Structured writing to console, such as a table

Raaijmakers, Vincent (IndSys, GE Interlogix) Vincent.Raaijmakers at ge.com
Tue Sep 2 02:12:35 CEST 2003


Wow thanks!

Agree, sometimes you need to reinvent the wheel. But this time I had the feeling that this way of presenting information
was something that was very well "thought out", done before even markup language was 'born'.
When looking at examples, modules etc I noticed indeed that data easily can be presented in PDF, HTML, LaTex format.
There is a lot of good python stuff available. Sometimes I can not believe it is all for free.
But such a simple thing like writing strings/data well structured to a console, who is doing that these days :-)

Thanks a lot for sharing your thoughts, but also all other people who shared their code and useful links!

Vincent

-----Original Message-----
From: Paul Moore [mailto:pf_moore at yahoo.co.uk]
Sent: Monday, September 01, 2003 6:46 PM
To: python-list at python.org
Subject: Re: Structured writing to console, such as a table


"Raaijmakers, Vincent (IndSys, GE Interlogix)" <Vincent.Raaijmakers at ge.com> writes:

> Ok, perhaps a question on a newbie level.
>
> I try to create a simple 'write to a console application' where all
> the items in a string do have a variable size:
> items = ["a", "bbbbbbbbb", "cc"]
> Well, actually, I need to print a table as simple text, nice lined
> up in a console. So:
>
>
> Item:       Value:     Another Value:
> ----------+----------+------------------
> a         | 1        | 2
> bbbbbbbbb | 2        | 17
> cc        | 3        | 5
>
> My hope was that somewhere in python land an existing module was
> waiting for me. A module that also prints lines, headers....
>
> Unfortunately, I can't find it. Books, Google...
> Before I reinvent this wheel... please give me some tips,
> references, examples...

This is going to sound unhelpful, but I suspect the problem is that
the problem is too simple - everyone *does* reinvent the wheel,
because it's faster than going to find a generic solution.

Having said that, I didn't manage to quickly write some code for you
:-)

The first question is, what does your data look like? From your
example, I'd say that you have a list of items

    items = ["a", "bbbbbbbbb", "cc"]

but I'm not sure how you get your values.

Let's assume that in fact you have a "list of rows" type of
representation:

    rows = [["a", 1, 2],
            ["bbbbbbbbb", 2, 17],
            ["cc", 3, 5]
           ]

This may or may not match your requirements, but you should be able to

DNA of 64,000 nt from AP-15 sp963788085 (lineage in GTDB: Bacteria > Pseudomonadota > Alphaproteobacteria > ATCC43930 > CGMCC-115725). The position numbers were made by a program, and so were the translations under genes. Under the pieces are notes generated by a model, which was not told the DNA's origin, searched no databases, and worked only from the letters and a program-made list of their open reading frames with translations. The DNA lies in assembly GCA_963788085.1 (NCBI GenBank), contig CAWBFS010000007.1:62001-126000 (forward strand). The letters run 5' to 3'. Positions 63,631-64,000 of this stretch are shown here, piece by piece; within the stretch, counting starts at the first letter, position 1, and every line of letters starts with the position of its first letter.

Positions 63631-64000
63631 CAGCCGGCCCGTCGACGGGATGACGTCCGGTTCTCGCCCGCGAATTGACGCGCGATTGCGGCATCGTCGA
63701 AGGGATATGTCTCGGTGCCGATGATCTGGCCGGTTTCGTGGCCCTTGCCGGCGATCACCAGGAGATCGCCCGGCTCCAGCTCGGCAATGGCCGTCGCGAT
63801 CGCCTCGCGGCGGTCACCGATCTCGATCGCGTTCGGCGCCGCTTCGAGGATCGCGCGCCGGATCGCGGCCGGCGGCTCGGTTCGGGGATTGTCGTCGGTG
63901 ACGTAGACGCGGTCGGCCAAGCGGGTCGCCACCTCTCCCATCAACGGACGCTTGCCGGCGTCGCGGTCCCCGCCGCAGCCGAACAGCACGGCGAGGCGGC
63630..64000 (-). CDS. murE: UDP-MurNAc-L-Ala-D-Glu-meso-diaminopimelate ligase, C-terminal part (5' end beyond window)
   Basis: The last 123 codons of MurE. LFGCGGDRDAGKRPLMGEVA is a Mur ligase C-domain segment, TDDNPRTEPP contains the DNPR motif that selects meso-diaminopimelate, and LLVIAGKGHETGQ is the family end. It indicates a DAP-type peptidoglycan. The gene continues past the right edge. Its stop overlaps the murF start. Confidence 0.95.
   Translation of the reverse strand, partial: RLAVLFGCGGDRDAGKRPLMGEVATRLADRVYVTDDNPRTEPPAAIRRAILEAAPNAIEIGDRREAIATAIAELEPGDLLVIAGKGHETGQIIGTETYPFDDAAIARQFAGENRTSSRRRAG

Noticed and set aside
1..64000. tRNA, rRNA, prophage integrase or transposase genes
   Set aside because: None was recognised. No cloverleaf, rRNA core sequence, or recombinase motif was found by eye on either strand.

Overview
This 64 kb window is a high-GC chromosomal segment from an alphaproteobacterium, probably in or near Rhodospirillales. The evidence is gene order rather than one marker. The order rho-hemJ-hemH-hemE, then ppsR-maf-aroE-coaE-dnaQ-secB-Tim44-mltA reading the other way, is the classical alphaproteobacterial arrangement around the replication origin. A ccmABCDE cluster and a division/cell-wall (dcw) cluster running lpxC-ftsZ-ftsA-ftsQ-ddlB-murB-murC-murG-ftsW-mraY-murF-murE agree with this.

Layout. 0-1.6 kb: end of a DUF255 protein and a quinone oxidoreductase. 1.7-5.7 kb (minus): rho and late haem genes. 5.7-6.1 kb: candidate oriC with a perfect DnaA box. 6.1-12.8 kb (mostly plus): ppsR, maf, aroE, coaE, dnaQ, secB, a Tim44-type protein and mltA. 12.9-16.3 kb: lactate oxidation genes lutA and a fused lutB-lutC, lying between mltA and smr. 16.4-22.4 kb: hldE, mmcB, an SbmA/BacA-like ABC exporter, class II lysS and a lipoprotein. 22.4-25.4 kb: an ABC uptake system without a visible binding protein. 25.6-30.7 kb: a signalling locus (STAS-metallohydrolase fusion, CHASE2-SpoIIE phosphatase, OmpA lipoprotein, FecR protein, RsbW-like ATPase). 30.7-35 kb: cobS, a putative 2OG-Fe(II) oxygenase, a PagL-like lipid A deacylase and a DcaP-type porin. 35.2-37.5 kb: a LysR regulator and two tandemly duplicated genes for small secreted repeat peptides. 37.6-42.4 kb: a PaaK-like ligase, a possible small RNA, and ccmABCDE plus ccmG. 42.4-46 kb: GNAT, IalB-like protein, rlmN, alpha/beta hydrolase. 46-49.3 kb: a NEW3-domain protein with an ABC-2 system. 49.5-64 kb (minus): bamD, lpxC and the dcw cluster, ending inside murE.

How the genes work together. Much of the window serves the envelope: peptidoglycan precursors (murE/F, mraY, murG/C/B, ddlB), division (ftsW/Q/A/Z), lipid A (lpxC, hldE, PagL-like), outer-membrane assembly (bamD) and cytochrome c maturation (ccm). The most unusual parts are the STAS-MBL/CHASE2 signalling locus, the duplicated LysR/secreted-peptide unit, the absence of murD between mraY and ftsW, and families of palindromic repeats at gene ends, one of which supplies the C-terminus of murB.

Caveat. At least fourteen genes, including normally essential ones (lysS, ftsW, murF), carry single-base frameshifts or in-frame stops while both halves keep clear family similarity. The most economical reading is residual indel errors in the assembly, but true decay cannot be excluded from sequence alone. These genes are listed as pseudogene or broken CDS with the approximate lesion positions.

either adapt my code or your data as needed.

The first problem is working out the column widths you need. That's
not difficult, just messy (because in some senses, the data is "the
wrong way round" - a list of coumns would be better for this step, but
worse later on).

    def column_widths(titles, rows):
        '''Calculate column widths for a "list of rows"'''

        # Initialise widths to have all columns zero width to start with
        widths = [len(str(title)) for title in titles]

        # Adjust the width to allow space for each row in turn
        for row in rows:
            widths = [max(w, len(str(item)))
                      for w, item in zip(widths, row)]

        return widths

That's a bit messy, so let's dissect it. I use list comprehensions a
lot here - if you don't know how they work, it's well worth studying
them.

We start by setting widths to fit the titles. We assume that all rows
have the same number of elements - I don't check for this.

Then, for each row, we adjust the widths to fit the items in that row.
The list comprehension goes through each column, and the new width of
that column is either the old width (if the new item fits already) or
the length of the new item (if it is the biggest so far).

For each item, we're calculating len(str(item)) which is the length of
the string representation of the item - ie, the space required on
screen for that item.

OK, that was the ugly bit - now we just format the results. This is
simple, but a little long winded.

    def format(titles, rows):
        "Format a table"

        # First calculate the column widths
        widths = column_widths(titles, rows)

        # Create the result as a list of lines - it's more flexible
        # than printing directly
        result = []

        # Title line first (add 3 spaces between colums)
        line = '   '.join([t.ljust(w) for t, w in zip(titles, widths)])
        result.append(line)

        # Separator line (add -+- between columns)
        line = '-+-'.join(['-' * w for w in widths])
        result.append(line)

        # Rows of data
        for row in rows:
            line = ' | '.join([item.ljust(w) for item, w in zip(row,  widths)])
            result.append(line)

        return result

Now you can do:

print "\n".join(format(titles, rows))

I hope this helps. As I say, the problem is often that matching the
algorithm to what you really want is harder than writing the code in
the first place, so don't be afraid to play with this (it's nearly
midnight, so I'm offering no guarantees that this code is correct :-))

Paul
-- 
This signature intentionally left blank
-- 
http://mail.python.org/mailman/listinfo/python-list





More information about the Python-list mailing list